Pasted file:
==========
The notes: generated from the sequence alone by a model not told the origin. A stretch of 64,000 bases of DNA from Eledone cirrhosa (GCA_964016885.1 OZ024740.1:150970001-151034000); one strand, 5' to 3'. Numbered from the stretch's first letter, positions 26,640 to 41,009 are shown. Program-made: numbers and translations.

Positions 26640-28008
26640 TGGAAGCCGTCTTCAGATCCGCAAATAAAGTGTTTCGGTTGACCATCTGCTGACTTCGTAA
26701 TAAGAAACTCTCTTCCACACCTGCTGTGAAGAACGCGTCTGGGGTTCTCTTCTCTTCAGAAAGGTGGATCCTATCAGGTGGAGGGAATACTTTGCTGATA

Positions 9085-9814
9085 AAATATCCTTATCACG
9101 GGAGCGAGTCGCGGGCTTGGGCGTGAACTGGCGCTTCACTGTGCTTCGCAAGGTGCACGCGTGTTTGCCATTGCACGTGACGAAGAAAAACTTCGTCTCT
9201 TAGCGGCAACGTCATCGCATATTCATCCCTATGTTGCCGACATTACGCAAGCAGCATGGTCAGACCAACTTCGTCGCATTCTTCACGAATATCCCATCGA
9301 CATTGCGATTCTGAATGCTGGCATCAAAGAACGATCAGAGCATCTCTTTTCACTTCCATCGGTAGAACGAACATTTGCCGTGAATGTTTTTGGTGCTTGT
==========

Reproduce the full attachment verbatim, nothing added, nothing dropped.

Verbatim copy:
The notes: generated from the sequence alone by a model not told the origin. A stretch of 64,000 bases of DNA from Eledone cirrhosa (GCA_964016885.1 OZ024740.1:150970001-151034000); one strand, 5' to 3'. Numbered from the stretch's first letter, positions 26,640 to 41,009 are shown. Program-made: numbers and translations.

Positions 26640-28008
26640 TGGAAGCCGTCTTCAGATCCGCAAATAAAGTGTTTCGGTTGACCATCTGCTGACTTCGTAA
26701 TAAGAAACTCTCTTCCACACCTGCTGTGAAGAACGCGTCTGGGGTTCTCTTCTCTTCAGAAAGGTGGATCCTATCAGGTGGAGGGAATACTTTGCTGATA

Positions 9085-9814
9085 AAATATCCTTATCACG
9101 GGAGCGAGTCGCGGGCTTGGGCGTGAACTGGCGCTTCACTGTGCTTCGCAAGGTGCACGCGTGTTTGCCATTGCACGTGACGAAGAAAAACTTCGTCTCT
9201 TAGCGGCAACGTCATCGCATATTCATCCCTATGTTGCCGACATTACGCAAGCAGCATGGTCAGACCAACTTCGTCGCATTCTTCACGAATATCCCATCGA
9301 CATTGCGATTCTGAATGCTGGCATCAAAGAACGATCAGAGCATCTCTTTTCACTTCCATCGGTAGAACGAACATTTGCCGTGAATGTTTTTGGTGCTTGT